John Dahl directed this exploration of New York private clubs devoted to high-stakes poker, with first-person narration from the film's central figure, law student Mike McDermott (Matt Damon), who loses his entire savings to Russian club owner Teddy KGB (John Malkovich). Mike then turns away from cards, devoting his attentions to his law studies and his live-in girlfriend Jo (Gretchen Mol), who's concerned when Mike's former gambling buddy Worm (Edward Norton) is released from prison. She has good reason to worry, since it takes Worm only a matter of minutes to draw Mike back into poker action. When she learns Mike has returned to the poker clubs, she moves out, and Mike begins to lose interest in his studies. Worm has a prison debt, and the threatening Grama (Michael Rispoli) wants the money. Mike not only indulges the irresponsible Worm, he gets involved in Worm's debts. When Grama demands $15,000 on a five-day deadline, the two buddies go into high gear with a non-stop, no-sleep ...
Very underrated character piece, although not without its flaws
"Rounders" is about a straight-flying legal student (Matt Damon) who leaves behind his gambling habits to satisfy his moralistic girlfriend. However when his best friend "Worm" (Edward Norton) is released from jail, the two embark on a cards-journey that leads them from success to misfortune after Worm is caught cheating and the man who caught him (John Malkovich) wants his money back.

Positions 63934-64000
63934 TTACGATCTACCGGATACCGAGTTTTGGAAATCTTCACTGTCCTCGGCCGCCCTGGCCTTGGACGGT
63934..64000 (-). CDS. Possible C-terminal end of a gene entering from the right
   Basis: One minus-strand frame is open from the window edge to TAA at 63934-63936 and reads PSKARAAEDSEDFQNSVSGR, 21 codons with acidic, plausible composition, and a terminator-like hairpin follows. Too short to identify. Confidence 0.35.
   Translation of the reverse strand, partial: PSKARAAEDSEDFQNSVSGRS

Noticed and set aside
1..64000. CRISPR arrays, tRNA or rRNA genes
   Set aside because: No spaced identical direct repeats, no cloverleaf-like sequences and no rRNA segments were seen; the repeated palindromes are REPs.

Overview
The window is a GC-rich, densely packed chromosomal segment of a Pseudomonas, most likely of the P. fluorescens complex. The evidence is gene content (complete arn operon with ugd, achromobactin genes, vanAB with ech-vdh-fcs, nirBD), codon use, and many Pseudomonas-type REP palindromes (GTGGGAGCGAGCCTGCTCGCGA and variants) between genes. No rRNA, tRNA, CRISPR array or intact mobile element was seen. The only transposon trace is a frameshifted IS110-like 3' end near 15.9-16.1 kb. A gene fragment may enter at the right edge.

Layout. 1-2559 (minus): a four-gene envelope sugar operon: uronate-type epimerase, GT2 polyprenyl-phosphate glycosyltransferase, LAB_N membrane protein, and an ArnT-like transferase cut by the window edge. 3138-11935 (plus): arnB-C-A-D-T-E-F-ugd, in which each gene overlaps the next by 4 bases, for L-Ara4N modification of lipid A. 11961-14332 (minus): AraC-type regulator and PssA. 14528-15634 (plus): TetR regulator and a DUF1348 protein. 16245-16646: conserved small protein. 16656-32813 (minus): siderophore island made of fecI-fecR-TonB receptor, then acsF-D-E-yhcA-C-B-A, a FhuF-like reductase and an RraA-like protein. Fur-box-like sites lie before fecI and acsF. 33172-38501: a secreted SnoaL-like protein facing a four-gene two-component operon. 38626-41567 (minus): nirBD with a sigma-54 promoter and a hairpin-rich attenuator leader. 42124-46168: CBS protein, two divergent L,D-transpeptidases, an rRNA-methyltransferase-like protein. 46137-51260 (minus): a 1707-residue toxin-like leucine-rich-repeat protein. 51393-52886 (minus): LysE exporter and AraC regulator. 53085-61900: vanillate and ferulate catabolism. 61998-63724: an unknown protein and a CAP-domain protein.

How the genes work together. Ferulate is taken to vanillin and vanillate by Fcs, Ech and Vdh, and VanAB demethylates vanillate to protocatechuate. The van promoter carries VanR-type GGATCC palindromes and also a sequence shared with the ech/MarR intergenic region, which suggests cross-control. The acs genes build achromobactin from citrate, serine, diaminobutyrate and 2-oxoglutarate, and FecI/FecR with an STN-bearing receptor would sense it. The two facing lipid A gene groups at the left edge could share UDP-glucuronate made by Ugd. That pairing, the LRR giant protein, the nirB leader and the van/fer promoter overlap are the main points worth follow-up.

Whereas Ben Affleck continues to go downhill after "Good Will Hunting," Matt Damon has striven uphill, taking on daring productions such as "The Talented Mr. Ripley," "The Bourne Identity" series, and of course "Rounders," which features one of his best performances. Damon has become typecast as some sort of bad actor in the league of Affleck, but he's much better than his pal, and films like this prove it.
Norton is once again superb as one of his characters you love to hate. He's got the character of Worm down pat, and it really elevates the acting (along with Damon) to a level of greatness.
The film is directed and written very well, offering realistic dialog and gritty environments. However the flaws of the movie are its long running time (two hours exactly), which could have been shortened, and probably the fact that its card playing is sometimes a bit alienating to the audience.
That said, this is still a very underrated movie featuring outstanding performances and a unique spin on gambling flicks. Worth watching at least once in a lifetime.
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